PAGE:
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Finland and Alcohol

Finland is considered a country of hard drinking people. Alcohol became a sad statistic in 2006 of becoming the number 1 cause of death for men and a close second for women in Finland. Figures for 2005 released by the state statistics agency showed alcohol killed more people aged 15 to 64 than cardiovascular disease or cancer.

Finland dropped the alcohol taxes radically on March 1st 2004. Prices of alcohol in Finland dropped around 22 percent. The primary reason for these taxes was to bring down the amount of alcohol brought outside Finnish borders, mainly from Russia and Estonia. But what did this booze-loving country do? Well started drinking more of course! And now they are considering of bringing the taxes back up...go figure =)

In my opinion, a Finn will keep on drinking no matter what the price is. At least I will (MetalGod).

Finlandia Vodka

Finlandia is a Finnish vodka produced from six-row barley. Of all Finnish products, it is the brand name that most foreigners associate with the country. Despite this it is almost exclusively directed at the export market. Finlandia was launched in Scandinavia in 1970 and in the United States in 1971. It is almost exactly the same alcohol as Koskenkorva[citation needed]. However, it has a slightly higher proof, 80, and lacks the small amount of sugar as in Koskenkorva. Even these minor modifications to the recipe result in a markedly dryer taste.

Today the Finlandia vodka brand is wholly owned by Brown-Forman Corporation, an American company. The contract between Altia and Brown-Forman determines that Altia remains the sole producer of Finlandia until at least 2017, and Altia produces the alcohol at the Koskenkorva distillery.

Links to Finlandia Vodka

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Koskenkorva

Kossu

Koskenkorva Viina (also known simply as Koskenkorva, or Kossu) is the most common clear spirit drink (38%) in Finland, produced by Altia in the Koskenkorva distillery in Ilmajoki. The grain (barley) alcohol is produced using 200-step continuous distillation designed to produce high-purity industrial ethanol. The drink is produced by diluting this alcohol with spring water and a very small amount of sugar. Although commonly called a vodka in English, it is not considered a vodka in Finland. Instead, it is viina, simply "hard liquor", often used contextually similarly to the word "booze".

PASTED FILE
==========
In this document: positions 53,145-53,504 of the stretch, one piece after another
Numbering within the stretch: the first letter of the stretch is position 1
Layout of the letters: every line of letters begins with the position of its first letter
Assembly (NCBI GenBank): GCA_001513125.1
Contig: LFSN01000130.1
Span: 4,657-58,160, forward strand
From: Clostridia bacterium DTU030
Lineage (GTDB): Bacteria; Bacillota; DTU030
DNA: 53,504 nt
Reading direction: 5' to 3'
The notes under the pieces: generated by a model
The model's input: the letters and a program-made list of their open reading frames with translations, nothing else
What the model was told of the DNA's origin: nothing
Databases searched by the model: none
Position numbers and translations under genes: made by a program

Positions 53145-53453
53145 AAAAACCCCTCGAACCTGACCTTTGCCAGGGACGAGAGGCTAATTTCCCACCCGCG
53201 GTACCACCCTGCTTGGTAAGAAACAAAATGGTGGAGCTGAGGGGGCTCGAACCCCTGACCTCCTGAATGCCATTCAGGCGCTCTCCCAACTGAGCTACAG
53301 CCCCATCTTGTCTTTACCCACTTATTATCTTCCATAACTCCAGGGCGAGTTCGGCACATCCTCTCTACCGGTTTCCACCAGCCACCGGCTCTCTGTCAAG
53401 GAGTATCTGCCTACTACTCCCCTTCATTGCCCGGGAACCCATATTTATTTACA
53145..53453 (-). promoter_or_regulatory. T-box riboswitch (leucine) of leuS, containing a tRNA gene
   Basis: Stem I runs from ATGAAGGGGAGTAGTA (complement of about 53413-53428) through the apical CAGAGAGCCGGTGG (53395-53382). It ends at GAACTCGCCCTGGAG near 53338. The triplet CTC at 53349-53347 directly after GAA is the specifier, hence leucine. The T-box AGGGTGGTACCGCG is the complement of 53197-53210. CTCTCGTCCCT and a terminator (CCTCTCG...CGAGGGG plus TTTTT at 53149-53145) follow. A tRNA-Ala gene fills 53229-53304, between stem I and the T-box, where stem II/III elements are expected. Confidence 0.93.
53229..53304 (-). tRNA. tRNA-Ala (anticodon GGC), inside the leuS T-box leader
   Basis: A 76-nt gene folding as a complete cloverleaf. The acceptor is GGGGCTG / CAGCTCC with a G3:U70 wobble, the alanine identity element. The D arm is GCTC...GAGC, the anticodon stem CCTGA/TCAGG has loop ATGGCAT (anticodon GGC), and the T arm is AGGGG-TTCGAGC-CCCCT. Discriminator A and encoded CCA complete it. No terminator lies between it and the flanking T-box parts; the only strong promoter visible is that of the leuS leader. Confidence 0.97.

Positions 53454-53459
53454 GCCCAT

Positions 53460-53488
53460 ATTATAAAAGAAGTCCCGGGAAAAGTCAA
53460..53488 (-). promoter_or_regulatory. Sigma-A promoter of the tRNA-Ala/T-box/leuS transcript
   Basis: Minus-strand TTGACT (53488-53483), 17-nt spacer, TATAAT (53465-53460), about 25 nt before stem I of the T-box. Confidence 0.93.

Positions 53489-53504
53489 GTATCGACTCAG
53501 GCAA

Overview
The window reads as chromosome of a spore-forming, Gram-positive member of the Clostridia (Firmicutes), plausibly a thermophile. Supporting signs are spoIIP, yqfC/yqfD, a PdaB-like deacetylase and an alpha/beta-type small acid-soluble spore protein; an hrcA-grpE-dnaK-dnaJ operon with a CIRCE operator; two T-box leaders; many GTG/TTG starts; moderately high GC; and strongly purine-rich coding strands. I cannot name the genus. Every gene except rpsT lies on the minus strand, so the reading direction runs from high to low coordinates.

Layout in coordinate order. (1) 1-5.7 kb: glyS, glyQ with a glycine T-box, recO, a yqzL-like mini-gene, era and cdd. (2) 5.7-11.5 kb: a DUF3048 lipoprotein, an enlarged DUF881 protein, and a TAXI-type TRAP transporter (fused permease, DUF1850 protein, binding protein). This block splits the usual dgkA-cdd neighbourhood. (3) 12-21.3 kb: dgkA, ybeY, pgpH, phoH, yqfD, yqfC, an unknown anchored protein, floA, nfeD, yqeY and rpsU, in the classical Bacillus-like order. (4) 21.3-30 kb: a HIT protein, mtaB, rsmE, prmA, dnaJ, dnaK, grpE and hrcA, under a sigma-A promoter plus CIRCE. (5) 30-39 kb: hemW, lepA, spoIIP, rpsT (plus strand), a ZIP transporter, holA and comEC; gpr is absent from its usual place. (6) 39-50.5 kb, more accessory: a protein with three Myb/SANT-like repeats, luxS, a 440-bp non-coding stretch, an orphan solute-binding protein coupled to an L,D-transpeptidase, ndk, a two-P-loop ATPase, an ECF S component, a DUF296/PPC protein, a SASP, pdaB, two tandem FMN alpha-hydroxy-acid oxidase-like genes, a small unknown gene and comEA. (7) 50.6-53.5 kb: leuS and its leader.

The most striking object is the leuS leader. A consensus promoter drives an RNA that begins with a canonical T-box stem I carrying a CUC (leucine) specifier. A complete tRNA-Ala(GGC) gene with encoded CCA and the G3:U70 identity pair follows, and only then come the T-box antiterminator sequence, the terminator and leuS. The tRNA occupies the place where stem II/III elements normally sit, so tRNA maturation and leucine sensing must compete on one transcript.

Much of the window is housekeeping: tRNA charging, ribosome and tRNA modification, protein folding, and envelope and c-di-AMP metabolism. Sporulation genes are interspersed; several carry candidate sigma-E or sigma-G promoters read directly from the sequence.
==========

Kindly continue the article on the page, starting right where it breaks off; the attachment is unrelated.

Besides the standard 38% near-unflavored there are several variants of Koskenkorva on the market, most notably the famous Salmiakki Koskenkorva, better known as Salmiakkikossu or Salmari, which is salmiakki-flavored. Another variant is the same Koskenkorva with rye instead of barley, marketed under the same concept as Koskenkorva Viina Ruis. There also exists a vanilla variant called Vanilja Koskenkorva. The Koskenkorva Vodka is the same drink, but with 40% or 60% alcohol instead of the traditional 38%, as this brand is intended for foreign markets. Finlandia Vodka, a vodka classified as "imported premium", is the same as Koskenkorva 40%, except that sugar is not added. Altia sold this brand, intended for foreign markets, to the American Brown-Forman Corporation, but remains the sole producer of Finlandia Vodka at least until 2017.

The Koskenkorva Viina bottle has a white label, with KOSKENKORVA VIINA - BR?NNVIN in black, and a drawing of a scenery of fields with barns on them in light brown. The rye variant has a light brown field in pale, with the text RUIS. Salmiakki Koskenkorva has a completely different black label.

Kossu is at its best when it's cold, but can be also mixed for example with Coke (then it's called "Kossukola"), with Vichy water ("Kossuvissy"), orange juice ("screwdriver"), energy drink ("Kossu Battery") or certain (hard) salmiakki candies (Salmiakkikoskenkorva, Salmiakkikossu, Salmari). The last is often made by mixing ground Turkinpippuri with kossu, though other candies of similar type are also a possibilty and there also exists a ready salmiakki mixer for this particular purpose [1]. Another way of enjoying kossu, which has gained popularity recently, is mixing ground Fisherman's Friends to the drink.

The Altia Corporation is owned by the state of Finland. As an independent corporation, Altia would be free to relocate the distillery, if it were sold to a private investor. When the government considered selling the corporation, a popular movement grew to oppose this. The Koskenkorva distillery is the largest buyer for the barley farmers in the area. Without the distillery, cultivation of barley in the region would probably cease.